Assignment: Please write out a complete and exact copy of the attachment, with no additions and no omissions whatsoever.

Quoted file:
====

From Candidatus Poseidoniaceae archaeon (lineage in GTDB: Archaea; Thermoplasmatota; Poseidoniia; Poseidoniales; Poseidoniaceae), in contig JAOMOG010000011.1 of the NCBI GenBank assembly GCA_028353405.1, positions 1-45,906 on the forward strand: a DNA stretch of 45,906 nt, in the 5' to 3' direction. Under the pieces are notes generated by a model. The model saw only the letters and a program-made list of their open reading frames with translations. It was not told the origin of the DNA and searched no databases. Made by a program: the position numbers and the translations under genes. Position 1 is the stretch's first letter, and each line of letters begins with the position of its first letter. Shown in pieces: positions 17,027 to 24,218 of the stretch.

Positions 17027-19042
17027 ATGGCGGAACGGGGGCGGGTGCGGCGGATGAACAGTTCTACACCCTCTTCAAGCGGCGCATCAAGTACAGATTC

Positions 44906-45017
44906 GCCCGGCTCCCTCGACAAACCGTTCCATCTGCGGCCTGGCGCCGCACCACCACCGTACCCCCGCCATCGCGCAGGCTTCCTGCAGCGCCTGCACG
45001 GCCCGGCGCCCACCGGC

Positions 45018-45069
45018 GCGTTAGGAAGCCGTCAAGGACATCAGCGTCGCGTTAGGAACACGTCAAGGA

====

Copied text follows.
From Candidatus Poseidoniaceae archaeon (lineage in GTDB: Archaea; Thermoplasmatota; Poseidoniia; Poseidoniales; Poseidoniaceae), in contig JAOMOG010000011.1 of the NCBI GenBank assembly GCA_028353405.1, positions 1-45,906 on the forward strand: a DNA stretch of 45,906 nt, in the 5' to 3' direction. Under the pieces are notes generated by a model. The model saw only the letters and a program-made list of their open reading frames with translations. It was not told the origin of the DNA and searched no databases. Made by a program: the position numbers and the translations under genes. Position 1 is the stretch's first letter, and each line of letters begins with the position of its first letter. Shown in pieces: positions 17,027 to 24,218 of the stretch.

Positions 17027-19042
17027 ATGGCGGAACGGGGGCGGGTGCGGCGGATGAACAGTTCTACACCCTCTTCAAGCGGCGCATCAAGTACAGATTC

Positions 44906-45017
44906 GCCCGGCTCCCTCGACAAACCGTTCCATCTGCGGCCTGGCGCCGCACCACCACCGTACCCCCGCCATCGCGCAGGCTTCCTGCAGCGCCTGCACG
45001 GCCCGGCGCCCACCGGC

Positions 45018-45069
45018 GCGTTAGGAAGCCGTCAAGGACATCAGCGTCGCGTTAGGAACACGTCAAGGA